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Police have released a sketch of the man suspected of gunning down a Hampshire couple last week while they were walking their dog along a path connecting the Waldorf neighborhood and Westlake High School.

Teresa Ann Bass, 40, was killed in the shooting, and her husband, Jerry Bass, 43, was seriously injured. The couple was walking along the path around 6:45 p.m. Friday when they passed a man who, for unknown reasons, pulled out a gun and shot them both multiple times, police said.

Charles County sheriff’s officers working security at the Westlake-Great Mills football game heard several gunshots and were on the scene within a minute, police said.

Teresa Bass was taken by ambulance to Civista Medical Center in La Plata, where she died from her injuries, police said.

Jerry Bass was flown to a nearby hospital, where he remained listed with serious injuries as of Thursday afternoon, police said. Jerry Bass is a career firefighter with Montgomery County Fire & Rescue Service, department spokesman Bill Delaney confirmed.

Officers canvassed the neighborhood for possible witnesses and have maintained a visible presence since the shooting, Charles County Sheriff’s Office spokeswoman Diane Richardson said. Officers have handed out more than 3,000 fliers seeking information on the case, she added.

Investigators are pursuing leads and considering multiple motives. The suspect is described as a black man with a light complexion, possibly in his early 20s, who is about 6 feet tall with a slim build. He might have short, curly hair.

“It’s a tough case, but we’ve solved tough cases in the past, and we’re putting forth every effort we have in identifying the suspect, following up on every lead and every tip that comes in,” Richardson said. “It’s tough in that we haven’t been able to establish a motive at this point. We’re not ruling anything out, but we haven’t been able to point a finger at it and say that’s what it is. We’re hoping there’s someone in the area who may have heard something about this and will give us a call.”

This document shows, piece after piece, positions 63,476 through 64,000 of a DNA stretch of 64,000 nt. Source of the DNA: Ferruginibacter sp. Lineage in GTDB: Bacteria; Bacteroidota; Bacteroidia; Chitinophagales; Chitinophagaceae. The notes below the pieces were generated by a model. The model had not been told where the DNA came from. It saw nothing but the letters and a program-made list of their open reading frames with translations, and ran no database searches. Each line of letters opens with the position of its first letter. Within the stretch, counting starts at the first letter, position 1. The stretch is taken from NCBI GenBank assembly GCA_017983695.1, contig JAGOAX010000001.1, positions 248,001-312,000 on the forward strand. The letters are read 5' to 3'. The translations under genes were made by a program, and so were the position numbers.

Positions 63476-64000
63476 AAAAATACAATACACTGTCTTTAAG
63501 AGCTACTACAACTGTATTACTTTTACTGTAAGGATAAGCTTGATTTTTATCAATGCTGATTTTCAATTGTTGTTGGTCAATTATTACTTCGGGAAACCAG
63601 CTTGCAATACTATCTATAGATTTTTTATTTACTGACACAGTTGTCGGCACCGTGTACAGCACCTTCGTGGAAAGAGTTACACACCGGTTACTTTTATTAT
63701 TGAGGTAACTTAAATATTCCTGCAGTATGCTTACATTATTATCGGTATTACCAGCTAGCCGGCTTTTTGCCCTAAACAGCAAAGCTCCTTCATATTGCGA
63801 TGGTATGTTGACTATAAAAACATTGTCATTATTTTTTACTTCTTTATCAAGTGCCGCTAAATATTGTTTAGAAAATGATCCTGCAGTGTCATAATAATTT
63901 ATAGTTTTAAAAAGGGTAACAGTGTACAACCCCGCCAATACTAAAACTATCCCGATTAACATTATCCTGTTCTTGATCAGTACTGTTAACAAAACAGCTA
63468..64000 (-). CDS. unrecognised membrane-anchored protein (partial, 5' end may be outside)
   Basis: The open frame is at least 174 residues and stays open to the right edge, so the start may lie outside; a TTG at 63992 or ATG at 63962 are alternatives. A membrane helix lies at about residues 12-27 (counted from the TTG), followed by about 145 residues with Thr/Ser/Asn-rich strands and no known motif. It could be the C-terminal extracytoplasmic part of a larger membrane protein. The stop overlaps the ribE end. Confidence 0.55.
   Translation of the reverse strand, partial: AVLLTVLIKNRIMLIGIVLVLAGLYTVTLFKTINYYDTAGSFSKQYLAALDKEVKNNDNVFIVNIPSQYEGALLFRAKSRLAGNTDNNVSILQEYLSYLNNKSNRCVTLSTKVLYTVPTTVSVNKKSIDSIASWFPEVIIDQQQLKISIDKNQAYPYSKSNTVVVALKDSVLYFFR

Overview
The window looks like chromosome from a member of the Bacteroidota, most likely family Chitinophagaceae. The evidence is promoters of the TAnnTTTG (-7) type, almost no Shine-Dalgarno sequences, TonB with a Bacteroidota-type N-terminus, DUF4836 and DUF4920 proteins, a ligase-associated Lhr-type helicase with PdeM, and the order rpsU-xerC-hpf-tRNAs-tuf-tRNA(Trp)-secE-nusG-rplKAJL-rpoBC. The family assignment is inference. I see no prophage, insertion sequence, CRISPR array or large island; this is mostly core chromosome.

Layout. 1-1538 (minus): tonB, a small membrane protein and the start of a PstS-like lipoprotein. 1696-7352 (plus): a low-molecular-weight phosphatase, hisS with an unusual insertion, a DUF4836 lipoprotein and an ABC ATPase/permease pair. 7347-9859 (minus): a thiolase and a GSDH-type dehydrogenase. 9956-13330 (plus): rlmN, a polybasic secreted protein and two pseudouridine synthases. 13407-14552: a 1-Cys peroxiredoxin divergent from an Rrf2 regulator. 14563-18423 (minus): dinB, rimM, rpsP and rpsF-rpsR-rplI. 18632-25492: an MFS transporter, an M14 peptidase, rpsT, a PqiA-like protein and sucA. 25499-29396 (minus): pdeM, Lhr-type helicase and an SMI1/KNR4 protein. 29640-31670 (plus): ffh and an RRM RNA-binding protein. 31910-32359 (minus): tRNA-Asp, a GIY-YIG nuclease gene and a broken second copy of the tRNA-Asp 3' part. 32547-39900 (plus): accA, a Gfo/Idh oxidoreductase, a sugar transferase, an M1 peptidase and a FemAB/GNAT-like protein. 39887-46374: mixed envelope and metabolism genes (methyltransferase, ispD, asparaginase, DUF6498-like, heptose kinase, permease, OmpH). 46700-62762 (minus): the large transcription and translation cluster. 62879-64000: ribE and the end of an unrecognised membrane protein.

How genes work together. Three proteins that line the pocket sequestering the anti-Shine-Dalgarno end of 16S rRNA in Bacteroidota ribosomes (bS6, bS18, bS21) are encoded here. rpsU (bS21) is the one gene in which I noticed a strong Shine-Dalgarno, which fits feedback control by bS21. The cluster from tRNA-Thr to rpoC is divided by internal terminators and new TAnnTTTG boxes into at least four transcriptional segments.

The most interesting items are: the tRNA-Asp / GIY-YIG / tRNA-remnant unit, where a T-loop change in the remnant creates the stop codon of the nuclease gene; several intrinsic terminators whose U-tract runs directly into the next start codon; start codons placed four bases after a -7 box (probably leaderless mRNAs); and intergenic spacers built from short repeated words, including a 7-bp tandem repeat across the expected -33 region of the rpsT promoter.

The shooting has cast a pall over Hampshire, leaving residents wondering who committed the shooting and why.

“We noticed for several days, even in the daytime, you didn’t see near as many people out walking. I noticed yesterday afternoon, I saw a few people out walking their dogs, but nobody was out by themselves, and that’s very unusual for this neighborhood,” said Steven Blauvelt, a member of Hampshire’s neighborhood association. “On my court, people are shocked and somewhat afraid because it seems like it was just totally random.”

Blauvelt expressed frustration Tuesday that some lights, which were installed along the path early last month following complaints of fights and confrontations involving young people, still had not been activated by the Southern Maryland Electric Cooperative.

SMECO spokesman Tom Dennison said the co-op received a work order to complete trenching and hook up the lights on Oct. 16, but that by the time another contractor had finished marking underground cable and utility lines, Hurricane Sandy was descending on the region and consumed the co-op’s attention. SMECO is scheduled to power up the lights Friday, Dennison said.

Even if the lights had been on Oct. 26, they weren’t near the scene of the shooting, Property Management Enterprises CEO Mark Huseman said.

“These lights would not have made a difference even if they were on,” he said. “I wish it would have, I really do.”

The association has decided to hold a community forum in lieu of its normal board meeting Wednesday. Charles County Commissioners’ Vice President Reuben B. Collins II (D) and Charles County Sheriff Rex Coffey (D) are among those expected to attend, Huseman said.

Immediately after the shooting, Coffey authorized an increase in the reward for information leading to an arrest or indictment in the case from $1,000 to $5,000. On Monday, The St. Charles Cos. and Hampshire Neighborhood Association each contributed an additional $5,000 to the reward.

“It’s [a] terrible and senseless act, and we wanted to do what we could ... as a company to bring the community together and work with the sheriff’s office to bring this to a quick and successful conclusion,” The St. Charles Cos. spokesman Craig Renner said. “There’s very few crimes that take place in our community here in Charles County that are this jarring.”

Following an additional $5,000 contribution from the Hampshire Woods Townhomes Neighborhood Association on Thursday, the reward now stands at $20,000, Huseman said.

“It’s a bizarre case, one we’ve never seen the likes of before,” Richardson said. “We want to solve the case as much as the community wants us to. We have officers who live in the area. We’re just as concerned as anybody else.”

Anyone with information should call the sheriff’s office at 301-932-2222. Those wishing to remain anonymous may call Crime Solvers at 866-411-TIPS or go to to submit a tip online.